‘Early Childhood Education: History, Philosophy and Experience’, written by Cathy Nutbrown, Peter Clough and Philip Selbie, published in 2008 by Sage, London.
‘Early Childhood Education: History, Philosophy and Experience’ aims to investigate the origins of ideas in early childhood education and how they now affect present day practices. In this book, Peter Clough notes that his own history ‘was shaped by the times I was born and brought up in, and how as a person and a teacher I inherited a world of meanings laid down by other people and their values and their times.’ (p77). This is the very heart of the book. It’s about learning how the past affects us now, so lessons can be learned for the future.
All the authors have in-depth knowledge of the subject area and have considerable experience writing in this field. This comes through very clearly in the breadth and depth of the pioneers explored. The authors have used each of their own strengths to good effect – Clough’s narrative inquiry, Nutbrown’s knowledge of early literacy and Selbie’s knowledge of Comenius – making the whole book larger than the sum of its parts.
A short history
‘Early Childhood Education’ starts with a short history. This takes the reader back to the state of education in the 1700s, moving swiftly through to the schools which emerged in the 1800s. Reference is made here to Szreter’s journal article (Szretzer, 1964) which tracks the start of compulsory school age of 5 years old to 1870 with Forster’s Education Act.
The rest of this chapter examines the history of nursery education in Sheffield and Scotland. There then follows a table of 50 influential figures, ranging from Comenius to Dickens to Sir Alec Clegg, with a brief summary of achievements for each. This is an excellent quick reference list, usefully in chronological order so the reader can place the person into historical context. The range of pioneers considered raises this list above the normal type found in text books and makes it very thought provoking. For example Charles Dickens is included because of the attention he drew to the social conditions of children at the time. His descriptive work, with the sensitive observations he made, could be considered to be a form of narrative inquiry.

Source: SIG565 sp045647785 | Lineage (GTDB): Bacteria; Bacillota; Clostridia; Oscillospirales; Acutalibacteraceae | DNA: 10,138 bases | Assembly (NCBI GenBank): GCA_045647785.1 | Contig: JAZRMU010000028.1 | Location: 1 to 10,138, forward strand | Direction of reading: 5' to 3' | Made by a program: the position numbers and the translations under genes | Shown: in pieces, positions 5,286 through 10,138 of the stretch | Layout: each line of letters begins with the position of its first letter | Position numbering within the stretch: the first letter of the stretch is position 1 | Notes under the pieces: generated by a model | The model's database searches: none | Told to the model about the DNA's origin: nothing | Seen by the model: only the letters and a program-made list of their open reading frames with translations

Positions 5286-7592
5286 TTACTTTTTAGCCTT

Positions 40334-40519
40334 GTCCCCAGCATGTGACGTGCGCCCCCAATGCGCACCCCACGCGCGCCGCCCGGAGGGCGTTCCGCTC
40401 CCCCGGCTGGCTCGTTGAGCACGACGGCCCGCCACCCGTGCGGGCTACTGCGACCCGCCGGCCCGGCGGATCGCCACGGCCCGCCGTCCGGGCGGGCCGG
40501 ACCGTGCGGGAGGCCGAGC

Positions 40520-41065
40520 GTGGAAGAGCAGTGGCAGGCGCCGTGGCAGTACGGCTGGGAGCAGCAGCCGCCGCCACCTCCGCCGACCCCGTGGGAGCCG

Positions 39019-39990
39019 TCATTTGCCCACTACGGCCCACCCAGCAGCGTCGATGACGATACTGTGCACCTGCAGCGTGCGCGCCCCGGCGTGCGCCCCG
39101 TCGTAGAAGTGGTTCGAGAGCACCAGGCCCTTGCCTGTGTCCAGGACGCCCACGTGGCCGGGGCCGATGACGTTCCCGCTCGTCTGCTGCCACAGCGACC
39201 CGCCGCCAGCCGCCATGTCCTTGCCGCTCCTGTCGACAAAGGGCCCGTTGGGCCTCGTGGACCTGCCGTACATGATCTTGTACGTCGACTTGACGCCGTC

This particular section made me realise how many people, men and women, had influenced early childhood education, but who aren’t known about.
The chapter concludes with the terrifying fact that there has been an average of one new policy a year for the last 20 years – Bertram and Pascal (2001) describe it as a ‘substantial and unprecedented range of policy initiatives’. I feel that this is likely to be unabated – and will probably increase – with the change in government.
The next section of the book is a biography of 24 key figures who the authors consider to be pioneers in the world of education. It is acknowledged by the authors that this isn’t a comprehensive list, but one which contains people who were influential to the authors’ own beliefs. This makes for an eclectic mix of names, including Charles Dickens but excluding Bruner, for example.
When compared with similar books, such as Linda Pound’s ‘How children learn’ (2005), the amount of information given about each pioneer is brief and to the point.
The third section of ‘Early Childhood Education’ is four imagined conversations between pioneers and authors and two conversations between the authors. Personally, it is this section which originally drew me to the book. Having to find a way to explain the theories of pioneers to a group of first year degree students, in a way which was engaging but informative, I turned to the conversations. I found these enlightened my own understanding and enabled me to explain them, in a similar way, to the students.
The first conversation in ‘Early Childhood Education’ is between the three authors, discussing what is important to them and why history matters. It is set in the Cafe Louvre, Prague, in November 2006. In this conversation, we learn about the broad range of pioneers and educational policies which have influenced the author’s own views on early childhood education.
This conversation is an excellent example of the authors ‘practicing what they preach’, in that it illustrates to the reader how pioneers, recent or otherwise, have affected them, their philosophy and their practice personally. Interestingly, although there was some commonality (for example Pestalozzi was cited as an influence by all three authors) there were many more differences, showing how no two people are influenced in the same way, even if they are exposed to similar things, even in the same University.
The second conversation is between Selbie, John Comenius and Robert Owen. Their conversation highlights the way the two pioneers believe in the often forgotten issue of respect for young children, through education and treatment.
In conversation 3, Clough talks to Susan Sutherland Isaacs about what really motivates children to learn. Clough cleverly draws out the information so it sounds like a natural conversation. He adds much of his own insight into the conversation. So, although we learn a lot about Isaacs, her view on scientific investigation and home learning environment, we also learn about Comenius, Owen, Nutbrown, Montessori and Piaget via Clough’s contributions.